The 5 Biggest Company Acquisitions in History

Throughout history, entrepreneurs have gambled on mergers and acquisitions, hoping that a savvy investment or deal will lead to vast profits.

Back in 1920, movie theater owner Marcus Loew bought Metro Pictures, Goldwyn Pictures, and Louis B. Mayer Pictures, to form MGM for a combined total of $8 million. This value amounts to about $108 million in today’s money, peanuts compared to the $5 billion a consortium led by Sony shelled out for MGM in 2004.

Even that sum is small change in 2016 though. In 2015 mergers and acquisition in the U.S. topped a mind-boggling $4.6 trillion. It seems buying up other companies is big business in its own right these days, as these recent blockbuster sales show.



5. Dow Chemical and DuPont (2015)

$130 billion

Last year, chemical industry giants Dow Chemical and DuPont announced their merger, which will be worth more than $130 billion when completed.

Both companies called it “a merger of equals” but this was a business deal borne out of necessity, designed to shore up their power. Both had recently been targeted by activist investors, as well as Wall Street hedge funds who wanted a quick buck. On top of that, a depressed market had seen profits fall in their sector.

The merger will give the newly-formed company up to $3 billion in cost-cutting savings, as well as a reduction in their tax bill, but will force significant lay-offs.

4. Verizon Communications and Verizon Wireless (2013)

$132 billion

In one of the more confusing takeovers of recent times, Verizon Communications completed the purchase of Verizon Wireless in 2013, in a deal which cost $132 billion. This was not technically an acquisition, more of a buyout, as Verizon Wireless was co-owned by Verizon Communications already, alongside British company Vodafone.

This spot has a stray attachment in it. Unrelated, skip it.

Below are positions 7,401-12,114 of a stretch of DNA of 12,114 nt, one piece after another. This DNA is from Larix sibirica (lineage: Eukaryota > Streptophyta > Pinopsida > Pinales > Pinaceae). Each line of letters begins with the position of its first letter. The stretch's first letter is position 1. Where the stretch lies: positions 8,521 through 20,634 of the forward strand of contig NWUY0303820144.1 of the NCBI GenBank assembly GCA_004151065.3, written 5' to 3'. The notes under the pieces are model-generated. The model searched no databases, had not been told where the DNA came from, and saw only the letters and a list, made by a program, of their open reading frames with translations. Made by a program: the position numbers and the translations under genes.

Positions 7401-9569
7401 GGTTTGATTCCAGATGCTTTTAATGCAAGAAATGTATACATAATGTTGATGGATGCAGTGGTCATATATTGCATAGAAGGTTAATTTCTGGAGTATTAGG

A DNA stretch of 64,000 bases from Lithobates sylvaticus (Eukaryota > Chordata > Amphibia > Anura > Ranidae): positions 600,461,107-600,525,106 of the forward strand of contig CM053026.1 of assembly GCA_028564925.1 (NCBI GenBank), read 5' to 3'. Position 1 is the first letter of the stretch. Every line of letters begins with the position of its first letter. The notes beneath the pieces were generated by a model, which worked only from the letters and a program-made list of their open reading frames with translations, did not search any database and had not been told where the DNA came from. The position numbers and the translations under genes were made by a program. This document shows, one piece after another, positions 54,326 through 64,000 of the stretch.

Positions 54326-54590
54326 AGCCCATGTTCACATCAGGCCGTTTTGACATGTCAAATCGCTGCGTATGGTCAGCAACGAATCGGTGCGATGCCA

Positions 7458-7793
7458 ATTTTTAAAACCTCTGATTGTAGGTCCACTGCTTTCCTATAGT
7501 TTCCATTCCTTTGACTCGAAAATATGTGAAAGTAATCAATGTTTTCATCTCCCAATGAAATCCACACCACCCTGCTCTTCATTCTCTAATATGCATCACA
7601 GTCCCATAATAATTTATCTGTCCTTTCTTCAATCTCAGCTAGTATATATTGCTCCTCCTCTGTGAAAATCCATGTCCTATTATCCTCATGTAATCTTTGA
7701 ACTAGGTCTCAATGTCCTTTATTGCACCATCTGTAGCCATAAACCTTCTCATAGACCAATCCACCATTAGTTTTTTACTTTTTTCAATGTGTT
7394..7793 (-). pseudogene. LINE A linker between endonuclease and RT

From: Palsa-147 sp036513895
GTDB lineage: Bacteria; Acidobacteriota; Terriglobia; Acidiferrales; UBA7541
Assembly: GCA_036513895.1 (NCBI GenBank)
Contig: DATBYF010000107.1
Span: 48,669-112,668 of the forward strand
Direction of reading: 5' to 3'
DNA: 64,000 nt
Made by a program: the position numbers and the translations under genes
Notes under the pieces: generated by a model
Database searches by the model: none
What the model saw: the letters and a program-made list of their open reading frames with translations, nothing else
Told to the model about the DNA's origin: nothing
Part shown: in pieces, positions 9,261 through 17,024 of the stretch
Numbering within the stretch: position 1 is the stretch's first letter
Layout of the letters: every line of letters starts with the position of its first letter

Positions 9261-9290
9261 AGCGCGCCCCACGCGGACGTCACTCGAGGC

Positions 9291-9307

Vodafone decided to sell their 45% stake, and in the process made the largest U.S. wireless mobile carrier wholly American-owned.

The move consolidated Verizon’s position in the U.S. market and helped it add over 20 million subscribers in the two years that followed it.

3. Pfizer and Allergan, Plc (2015)

$160 billion

In late 2015, Pfizer Inc. announced it was to combine with Dublin-based Allergan, Plc to form Pfizer Plc. The $160 billion deal is the largest acquisition ever within the drug's industry and turned Pfizer into not only the biggest business in Ireland, but the largest pharmaceutical corporation in the world.

Though Pfizer bought Allergan, it was cleverly structured the other way round, so Pfizer Plc could be based in Ireland and enjoy the tax benefits this would allow. Pfizer valued Allergan at $363.63 per share, which was 27% mark-up on the company’s stock price on 28th October, just before negotiations became public. Though not yet approved by shareholders or regulators, the merger should be completed in the second half of 2016.

2. AOL Inc. and Time Warner (2000)

$226 billion

Every so often a company acquisition makes even the most casual observer stop and think. One of these moments came in 2000 when AOL bought Time Warner.

At the time, the $164.7 billion deal ($266 billion today) saw America’s top Internet service provider merging with the world’s top media conglomerate. The idea was to create a digital powerhouse, but things quickly went wrong. The dot-com bubble burst in 2001 and immediately hamstrung the company, and in 2002 Time Warner posted record losses of almost $100 billion.

By 2009 things were so bad that a demerger was announced. By then, Time Warner’s stock price had plummeted 90% from its pre-takeover level, and AOL’s stock had fallen from a high of $226 billion to just $20 billion.

Time Warner chief Jeff Bewkes later called the move “the biggest mistake in corporate history".

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1. Vodafone Airtouch PLC and Mannesmann (1999)

$287 billion

In 1999, one of the ugliest takeovers in history played out over three months in Europe. British mobile network operator Vodafone (then called Vodafone Airtouch) launched a hostile takeover of German wireless company Mannesmann AG, which was rebuffed.

Two more offers followed, but Mannesmann seemed so against the move that they even opened talks with Vivendi, who they saw as a “white knight”, swooping in to save them from unwanted attention. Vodafone eventually upped their offer by 5%, and finally got their own way.

The acquisition was controversial in Germany, as a firm of Mannesmann’s stature had never been taken over by a foreign owner.

At the time, the deal was worth $202.8 billion, which was then a record. Adjusting for inflation, that’s now a staggering $287 billion, comfortably the most expensive company acquisition of all time.



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